WARNING: Details in this story may be disturbing to some readers. Discretion is advised.
A joint task force investigating criminal activities that may have happened at one of Canada’s longest-running residential schools will begin the first phase of its search of the former Mohawk Institute Residential School on Tuesday.
The Survivors’ Secretariat, looking into the deaths of children who died while attending the Brantford, Ont., facility, said in a release Monday they plan to cover an estimated 500 acres of the lands associated with the former church-run, government-funded school.
“With the leadership of the Survivors, we have conducted a mapping exercise, reviewed archival records and are ready to commence phase one of the ground search,” the Secretariat and Six Nations of The Grand River said in the statement.
Two ground penetrating radar (GPR) machines will lead the initial stage of the probe via grids provided through the search master from the Ontario Provincial Police (OPP).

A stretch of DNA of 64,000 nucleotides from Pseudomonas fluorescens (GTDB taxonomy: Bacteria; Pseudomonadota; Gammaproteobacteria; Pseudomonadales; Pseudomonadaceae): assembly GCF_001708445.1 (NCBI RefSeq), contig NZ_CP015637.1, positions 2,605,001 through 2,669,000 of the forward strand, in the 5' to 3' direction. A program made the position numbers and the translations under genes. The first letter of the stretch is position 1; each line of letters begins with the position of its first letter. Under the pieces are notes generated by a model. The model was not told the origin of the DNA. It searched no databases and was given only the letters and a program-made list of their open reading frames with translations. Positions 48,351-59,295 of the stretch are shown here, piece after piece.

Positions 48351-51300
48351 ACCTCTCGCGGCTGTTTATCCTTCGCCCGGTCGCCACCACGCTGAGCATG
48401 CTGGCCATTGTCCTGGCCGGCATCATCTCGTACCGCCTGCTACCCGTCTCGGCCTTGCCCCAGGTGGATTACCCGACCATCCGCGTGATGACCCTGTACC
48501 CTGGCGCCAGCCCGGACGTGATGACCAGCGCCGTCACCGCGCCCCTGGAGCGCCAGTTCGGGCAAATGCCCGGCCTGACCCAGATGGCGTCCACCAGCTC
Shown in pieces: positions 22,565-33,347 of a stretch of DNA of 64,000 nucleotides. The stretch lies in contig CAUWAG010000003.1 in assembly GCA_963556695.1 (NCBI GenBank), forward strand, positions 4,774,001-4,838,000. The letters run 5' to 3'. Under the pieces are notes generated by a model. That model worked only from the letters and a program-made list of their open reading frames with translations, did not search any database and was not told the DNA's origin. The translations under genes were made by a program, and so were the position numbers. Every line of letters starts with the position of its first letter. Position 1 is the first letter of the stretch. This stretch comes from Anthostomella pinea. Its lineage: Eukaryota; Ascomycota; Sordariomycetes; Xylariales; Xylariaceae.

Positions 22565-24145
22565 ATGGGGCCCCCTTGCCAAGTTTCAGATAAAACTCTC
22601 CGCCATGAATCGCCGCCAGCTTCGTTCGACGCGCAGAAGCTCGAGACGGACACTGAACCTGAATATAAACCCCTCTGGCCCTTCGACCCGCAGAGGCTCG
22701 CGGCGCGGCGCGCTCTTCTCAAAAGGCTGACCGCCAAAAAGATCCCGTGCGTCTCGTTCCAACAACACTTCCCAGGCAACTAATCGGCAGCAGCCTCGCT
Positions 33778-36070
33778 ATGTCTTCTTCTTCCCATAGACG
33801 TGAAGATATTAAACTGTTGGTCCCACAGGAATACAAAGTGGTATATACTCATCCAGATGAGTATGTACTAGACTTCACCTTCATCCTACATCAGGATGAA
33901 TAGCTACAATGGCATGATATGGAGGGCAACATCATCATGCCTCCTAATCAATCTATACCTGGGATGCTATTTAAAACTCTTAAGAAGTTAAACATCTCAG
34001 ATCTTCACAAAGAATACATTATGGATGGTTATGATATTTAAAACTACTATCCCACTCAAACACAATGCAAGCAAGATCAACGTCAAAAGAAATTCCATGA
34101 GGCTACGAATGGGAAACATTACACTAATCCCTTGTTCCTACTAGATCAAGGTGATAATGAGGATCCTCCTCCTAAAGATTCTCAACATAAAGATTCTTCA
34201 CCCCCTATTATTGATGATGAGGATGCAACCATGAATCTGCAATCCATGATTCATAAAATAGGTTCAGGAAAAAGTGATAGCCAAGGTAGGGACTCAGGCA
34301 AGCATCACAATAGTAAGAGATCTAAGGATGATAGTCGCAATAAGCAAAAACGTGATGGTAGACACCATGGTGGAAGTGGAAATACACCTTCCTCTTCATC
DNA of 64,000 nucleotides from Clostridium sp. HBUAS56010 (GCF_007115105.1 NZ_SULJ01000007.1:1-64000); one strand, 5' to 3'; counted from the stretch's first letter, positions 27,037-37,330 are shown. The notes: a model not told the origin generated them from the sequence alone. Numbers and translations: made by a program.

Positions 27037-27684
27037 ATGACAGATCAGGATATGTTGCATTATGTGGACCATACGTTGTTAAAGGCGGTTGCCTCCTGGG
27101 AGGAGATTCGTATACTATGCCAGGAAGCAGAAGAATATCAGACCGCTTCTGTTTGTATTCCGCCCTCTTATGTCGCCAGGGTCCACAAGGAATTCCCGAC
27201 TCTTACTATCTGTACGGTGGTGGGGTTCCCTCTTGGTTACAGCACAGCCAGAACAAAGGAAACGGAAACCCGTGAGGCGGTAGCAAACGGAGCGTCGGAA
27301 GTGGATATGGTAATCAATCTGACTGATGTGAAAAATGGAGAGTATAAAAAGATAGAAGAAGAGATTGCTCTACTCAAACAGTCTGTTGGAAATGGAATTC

A 200 hectare area in between the current Woodland Cultural Centre and former institute building is where the first of many grid searches will start.
The Secretariat was formed in late July and is a survivor-led initiative reaching out to the community around the Mohawk Institute to determine protocols and processes employed during the schools’ 139 years of operation.
The Brantford school, opened in 1828, became a part of the cross-Canada residential school network of boarding facilities for Indigenous Peoples.
In mid-October, the task force said it was checking out its first case after remains of what may have been a 14-year-old child were discovered in a wooded area near Glenwood Drive, according to Indigenous Human Rights Monitor Dr. Beverly Jacobs.
Remains of 215 children found on the grounds of a residential school in Kamloops, B.C. has been the catalyst for a number of recent searches across Canada.
Ontario’s Progressive Conservative government on Thursday announced a $10 million top-up to an initial $10 million it pledged in June for investigations into unmarked graves.
So far, 12 unmarked burials in Ontario have been identified by the Truth and Reconciliation Commission, which documented abuse suffered by Indigenous children at residential schools and the deaths of more than 4,000 children.
Ontario is set to transfer death records of 1,800 school-aged Indigenous children to the commission.
The Indian Residential Schools Crisis Line (1-866-925-4419) is available 24 hours a day for anyone experiencing pain or distress as a result of their residential school experience.